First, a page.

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What a difference 0.1% makes

Five weeks ago, when the January employment report was released, the stock market took a dive, supposedly triggered by a wage increase 50% above expectations (0.3% versus 0.2% expected). Today´s release, which showed a robust employment gain of 313 thousand, more than 50% above the 200 thousand expected, but with wage growth coming in 50% below expectations (0.1% versus 0.2% expected) was accompanied by a strong rise in the stock market. Meanwhile Fed BoG members Powell and Brainard mouthed strong words for more than three rate hikes this year. Powell mentioned, “avoid overheating” while Brainard said “winds” had changed from “Head” to… Read More

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Milton Friedman remains a touchstone in macroeconomics, even for those who disagree with his policy prescriptions. So it is unfortunate that one of Friedman’s serious stimulus proposals, that of money-financed fiscal programs, is generally recalled in connection with his bantering about “helicopter drops.” But let’s go back, way back, to the Friedman’s 1948 paper “A Monetary and Fiscal Framework for Economic Stability,” published in the American Economic Review. In his article Friedman argued for a balanced national budget at full employment, but for deficits during recessions, and perhaps surpluses in boom times.  Friedman contended issuing debt to finance government outlays,… Read More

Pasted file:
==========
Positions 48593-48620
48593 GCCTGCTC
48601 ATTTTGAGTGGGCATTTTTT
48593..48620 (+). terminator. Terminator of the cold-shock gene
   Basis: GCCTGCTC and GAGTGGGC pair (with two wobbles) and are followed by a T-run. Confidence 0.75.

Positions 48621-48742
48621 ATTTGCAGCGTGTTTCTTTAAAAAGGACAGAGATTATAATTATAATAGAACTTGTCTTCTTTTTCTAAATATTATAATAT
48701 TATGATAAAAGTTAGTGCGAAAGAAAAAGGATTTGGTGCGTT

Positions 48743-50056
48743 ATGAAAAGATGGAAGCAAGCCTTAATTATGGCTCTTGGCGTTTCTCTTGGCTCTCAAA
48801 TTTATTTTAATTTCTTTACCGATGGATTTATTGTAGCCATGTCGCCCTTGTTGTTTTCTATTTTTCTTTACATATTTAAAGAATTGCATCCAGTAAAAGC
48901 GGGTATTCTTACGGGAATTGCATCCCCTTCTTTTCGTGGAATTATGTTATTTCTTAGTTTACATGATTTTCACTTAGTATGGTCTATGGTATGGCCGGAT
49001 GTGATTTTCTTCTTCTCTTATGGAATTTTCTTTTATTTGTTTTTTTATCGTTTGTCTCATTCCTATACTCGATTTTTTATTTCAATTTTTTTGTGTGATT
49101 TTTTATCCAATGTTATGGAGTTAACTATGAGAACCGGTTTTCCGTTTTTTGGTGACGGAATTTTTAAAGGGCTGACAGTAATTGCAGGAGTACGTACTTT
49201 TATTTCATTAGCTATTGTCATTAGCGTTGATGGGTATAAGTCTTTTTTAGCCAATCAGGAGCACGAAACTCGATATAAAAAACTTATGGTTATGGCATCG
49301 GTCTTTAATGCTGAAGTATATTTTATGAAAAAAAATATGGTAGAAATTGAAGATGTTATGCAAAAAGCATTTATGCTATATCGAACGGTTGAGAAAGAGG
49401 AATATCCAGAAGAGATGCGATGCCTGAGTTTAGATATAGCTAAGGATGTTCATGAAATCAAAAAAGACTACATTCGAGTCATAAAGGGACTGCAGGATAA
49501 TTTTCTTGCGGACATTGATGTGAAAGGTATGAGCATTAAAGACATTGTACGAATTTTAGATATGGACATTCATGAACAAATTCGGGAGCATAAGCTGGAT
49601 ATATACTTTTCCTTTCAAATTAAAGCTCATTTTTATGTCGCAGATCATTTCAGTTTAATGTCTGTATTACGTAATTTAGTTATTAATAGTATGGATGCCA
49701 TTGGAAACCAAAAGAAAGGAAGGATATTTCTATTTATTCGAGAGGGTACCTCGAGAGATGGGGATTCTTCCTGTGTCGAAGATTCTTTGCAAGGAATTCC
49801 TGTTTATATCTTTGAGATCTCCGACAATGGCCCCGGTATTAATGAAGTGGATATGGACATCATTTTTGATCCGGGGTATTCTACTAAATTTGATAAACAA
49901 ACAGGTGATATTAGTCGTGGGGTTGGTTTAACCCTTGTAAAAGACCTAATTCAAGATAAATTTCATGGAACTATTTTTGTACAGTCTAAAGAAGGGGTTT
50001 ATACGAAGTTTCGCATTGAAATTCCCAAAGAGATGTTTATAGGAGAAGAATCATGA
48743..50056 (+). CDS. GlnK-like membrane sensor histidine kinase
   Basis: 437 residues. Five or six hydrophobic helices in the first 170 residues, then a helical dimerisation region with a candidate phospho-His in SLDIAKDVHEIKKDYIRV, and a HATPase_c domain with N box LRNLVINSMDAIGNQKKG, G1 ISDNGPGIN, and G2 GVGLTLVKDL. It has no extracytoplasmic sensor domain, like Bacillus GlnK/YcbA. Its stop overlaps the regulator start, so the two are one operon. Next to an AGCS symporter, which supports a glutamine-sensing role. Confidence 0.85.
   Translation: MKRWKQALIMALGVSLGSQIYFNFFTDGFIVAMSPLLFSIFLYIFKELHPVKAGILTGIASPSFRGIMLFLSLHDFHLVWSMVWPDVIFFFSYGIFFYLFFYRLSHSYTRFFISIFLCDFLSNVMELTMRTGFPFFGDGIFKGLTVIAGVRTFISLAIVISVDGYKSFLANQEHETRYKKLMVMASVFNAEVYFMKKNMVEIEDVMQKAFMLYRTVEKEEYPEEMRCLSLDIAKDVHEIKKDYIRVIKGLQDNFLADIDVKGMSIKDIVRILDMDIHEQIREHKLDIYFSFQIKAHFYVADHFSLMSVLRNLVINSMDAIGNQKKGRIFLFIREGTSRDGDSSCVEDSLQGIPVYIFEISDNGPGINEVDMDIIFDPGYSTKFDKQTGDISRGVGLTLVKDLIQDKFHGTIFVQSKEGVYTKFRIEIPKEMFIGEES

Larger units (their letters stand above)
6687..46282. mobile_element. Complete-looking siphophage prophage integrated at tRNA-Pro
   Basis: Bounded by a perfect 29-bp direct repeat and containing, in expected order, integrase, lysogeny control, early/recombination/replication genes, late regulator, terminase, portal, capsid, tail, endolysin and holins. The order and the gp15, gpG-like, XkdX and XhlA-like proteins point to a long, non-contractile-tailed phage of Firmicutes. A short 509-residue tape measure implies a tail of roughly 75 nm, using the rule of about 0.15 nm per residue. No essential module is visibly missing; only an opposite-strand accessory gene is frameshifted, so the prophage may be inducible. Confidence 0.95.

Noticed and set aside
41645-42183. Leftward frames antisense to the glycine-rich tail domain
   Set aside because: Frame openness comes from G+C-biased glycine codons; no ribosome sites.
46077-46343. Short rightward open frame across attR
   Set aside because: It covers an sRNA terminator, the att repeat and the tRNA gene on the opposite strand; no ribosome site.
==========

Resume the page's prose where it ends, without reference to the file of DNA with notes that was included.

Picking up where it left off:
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The Fed makes-up reasons to justify their preferred actions